We have a restaurant here in Las Vegas named David Burke, and it is the second outlet (I believe) of a New York restaurant run by Chef--you guessed it--David Burke. The original restaurant is actually called David Burke and Donatella, but apparently Donatella didn't want to take a gamble on a Sin City locale (ba-dum-bum).
Eric and I have had dinner at David Burke three times. Before we went the first time, a friend said to me "Oh, you must order the cheesecake lollipops for dessert!!" Never mind the fact that she has known me for half of my life, and I have told her multiple times that I can't stand cheesecake. Yes, you've found me. I'm the American who doesn't like cheesecake. It's not just some urban legend--I do exist.
I don't remember what we ordered for dessert during any of our dinners at David Burke, or if we even ordered dessert for that matter, but I know that we did not order the famous cheesecake lollipops. Inevitably, after every dining experience, we were asked by at least one person "Weren't those cheesecake lollipops amazing?" I think that, much like the chicken lettuce wraps at P.F. Changs, people just assume that you order this item when you dine at David Burke. When we told them--or perhaps I should say "confessed" (because that's how it felt)-- that we did not try the famous dessert, we were met with the expected "What?", "Oh, you really missed out!", "Bad move.", etc.
I don't know. I still enjoyed my dinner without experiencing those whimsical lollipops (which were served on a way cool lollipop "tree.") But the whole series of dinners spent watching others enjoy these signature sweets did pique my interest. Why should cheesecake lovers have all the fun? What about fans of brownies, cookie dough, and blondies? I had seen some really cute lollipops made from mixtures of cake and icing in other food blogs, so why wouldn't it work with my favorite rich brown butter blondie recipe? It would. It did. And let me tell ya--they are yummy. Maybe if we go to David Burke again, I'll just bring a few of these babies along in my purse for when dessert rolls around. Here are a few extra tips for these bite-sized blondie pops:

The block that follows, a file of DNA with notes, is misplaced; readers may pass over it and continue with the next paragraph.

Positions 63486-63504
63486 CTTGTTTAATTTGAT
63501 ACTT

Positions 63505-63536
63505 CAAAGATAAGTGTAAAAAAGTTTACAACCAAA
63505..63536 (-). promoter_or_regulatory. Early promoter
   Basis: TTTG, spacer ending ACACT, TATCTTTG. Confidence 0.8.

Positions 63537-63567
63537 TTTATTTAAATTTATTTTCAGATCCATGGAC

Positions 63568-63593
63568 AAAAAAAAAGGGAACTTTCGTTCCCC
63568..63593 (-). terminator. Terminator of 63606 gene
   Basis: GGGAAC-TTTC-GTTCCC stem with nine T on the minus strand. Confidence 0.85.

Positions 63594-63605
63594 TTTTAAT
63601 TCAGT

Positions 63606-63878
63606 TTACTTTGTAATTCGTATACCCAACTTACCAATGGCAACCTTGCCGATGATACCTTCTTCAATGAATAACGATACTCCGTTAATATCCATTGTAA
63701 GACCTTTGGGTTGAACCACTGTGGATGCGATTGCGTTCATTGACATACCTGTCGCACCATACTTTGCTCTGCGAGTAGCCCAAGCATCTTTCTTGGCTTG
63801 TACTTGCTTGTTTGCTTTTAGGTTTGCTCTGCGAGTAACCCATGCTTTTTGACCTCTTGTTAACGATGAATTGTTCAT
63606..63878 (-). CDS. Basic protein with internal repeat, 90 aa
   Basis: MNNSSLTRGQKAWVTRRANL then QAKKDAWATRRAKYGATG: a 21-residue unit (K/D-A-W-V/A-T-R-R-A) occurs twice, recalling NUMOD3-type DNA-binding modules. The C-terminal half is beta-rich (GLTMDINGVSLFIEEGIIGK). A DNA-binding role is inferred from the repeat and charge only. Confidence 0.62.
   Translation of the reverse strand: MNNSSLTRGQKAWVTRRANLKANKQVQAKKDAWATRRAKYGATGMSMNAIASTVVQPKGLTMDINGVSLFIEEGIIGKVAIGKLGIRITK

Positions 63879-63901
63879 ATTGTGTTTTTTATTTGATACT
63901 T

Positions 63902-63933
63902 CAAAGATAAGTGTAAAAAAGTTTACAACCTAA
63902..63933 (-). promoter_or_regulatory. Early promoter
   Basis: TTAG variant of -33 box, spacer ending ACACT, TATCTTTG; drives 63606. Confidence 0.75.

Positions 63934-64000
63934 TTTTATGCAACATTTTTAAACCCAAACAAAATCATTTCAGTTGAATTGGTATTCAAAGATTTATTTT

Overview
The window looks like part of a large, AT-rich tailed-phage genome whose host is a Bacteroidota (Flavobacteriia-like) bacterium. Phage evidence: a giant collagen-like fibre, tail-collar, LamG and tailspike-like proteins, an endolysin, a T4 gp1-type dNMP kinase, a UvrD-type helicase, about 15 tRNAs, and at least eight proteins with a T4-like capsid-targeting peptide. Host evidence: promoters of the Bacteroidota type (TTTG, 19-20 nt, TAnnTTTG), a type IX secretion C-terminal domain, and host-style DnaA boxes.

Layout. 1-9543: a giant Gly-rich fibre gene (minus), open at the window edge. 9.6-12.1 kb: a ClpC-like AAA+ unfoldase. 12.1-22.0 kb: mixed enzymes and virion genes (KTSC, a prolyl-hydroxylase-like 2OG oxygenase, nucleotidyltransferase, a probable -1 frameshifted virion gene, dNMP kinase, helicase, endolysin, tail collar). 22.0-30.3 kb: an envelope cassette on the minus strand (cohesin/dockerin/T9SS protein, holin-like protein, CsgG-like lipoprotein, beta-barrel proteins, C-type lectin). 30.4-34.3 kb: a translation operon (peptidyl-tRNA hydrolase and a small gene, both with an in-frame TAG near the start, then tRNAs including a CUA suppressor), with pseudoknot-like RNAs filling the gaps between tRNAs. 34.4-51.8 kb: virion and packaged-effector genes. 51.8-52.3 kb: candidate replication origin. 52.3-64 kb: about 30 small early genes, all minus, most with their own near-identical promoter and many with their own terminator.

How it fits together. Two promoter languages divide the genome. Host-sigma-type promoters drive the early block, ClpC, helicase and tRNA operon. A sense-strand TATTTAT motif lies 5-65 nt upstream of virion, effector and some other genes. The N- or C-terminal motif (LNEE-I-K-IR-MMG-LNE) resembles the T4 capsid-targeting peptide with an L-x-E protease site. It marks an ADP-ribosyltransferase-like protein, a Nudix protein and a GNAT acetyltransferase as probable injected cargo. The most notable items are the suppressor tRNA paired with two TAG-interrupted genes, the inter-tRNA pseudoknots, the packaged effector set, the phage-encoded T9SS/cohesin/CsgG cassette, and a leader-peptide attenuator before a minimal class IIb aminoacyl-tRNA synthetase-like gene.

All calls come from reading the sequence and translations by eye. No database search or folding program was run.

- Instead of using blondies, you can try this recipe with brownies, cookie dough, or even cake that has been crumbled and then mixed with buttercream. Be sure that the brownies are fudgy so that you can form them into balls.
- Sometimes melted chocolate can be to thick for dipping. An alternative would be to make a ganache by bringing 1/2 cup of cream to almost a boil and then pouring it over the chocolate chips. Once the chips have melted, stir until smooth. You can also stir 1 tablespoon of corn syrup into the ganache, which help with the consistency. Do not add cold cream to the melted chocolate or it will seize up.
- You can also use candy melts for this recipe. They are found in various colors in stores like Michaels, and they are used specifically for projects like this. I prefer the taste of real chocolate, but the candy melts are more user-friendly.
- These treats can also be served without the lollipop sticks as little blondie truffles.
Chocolate-Covered Brown Butter Blondie Pops
Makes about 60
10 ounces unsalted butter
1/2 cup sugar
3 large eggs
2 teaspoons vanilla extract
2 1/4 cups flour
1 1/2 teaspoons baking powder
1 teaspoon salt
1 cup toffee bits (such as Heath brand)
12 ounces bittersweet or semisweet chocolate chips
12 ounces white chocolate chips
Food coloring, sprinkles, decorations
Melt the butter in a saucepan over medium heat, swirling occasionally, until it turns brown and fragrant. Set the saucepan aside to allow the butter to cool slightly.
In the bowl of an electric mixer fitted with the paddle attachment, mix the brown butter with both sugars at medium speed until well combined. Add the eggs, one at a time, beating well after each addition and scraping down the sides of the bowl as necessary. Continue to beat the mixture at medium speed until it is light and creamy, about 4 minutes. Mix in the vanilla.
In a small bowl, whisk together the flour, baking powder, and salt. Add the flour mixture to the butter mixture, mixing until combined. Mix in the toffee bits. Transfer the batter to the prepared pan and smooth the top. Bake the blondies until the top is golden brown, and a toothpick inserted into the center emerges with a few moist crumbs attached, 30-35 minutes. Set the blondies aside until they are cool enough to handle, but still warm.
Line a baking sheet with parchment or waxed paper. Remove the blondies from the pan by lifting the edges of the foil. Trim the edges of the blondies, as these can be too tough to form into balls. Roll the dough into balls that are about the size of a quarter and place the balls on the prepared sheets. Chill the balls for 2 hours.
Melt one or both types of chocolate, depending on how you want to decorate the pops. Insert the lollipop sticks into the ends of the chilled balls. One by one, roll the blondies into the white or dark chocolate, allowing excess to drip off. Return the pops to the baking sheets to let the chocolate harden. Once the first layer of chocolate has hardened, drizzle the pops with the other type of chocolate or colored white chocolate. Allow the second layer to harden.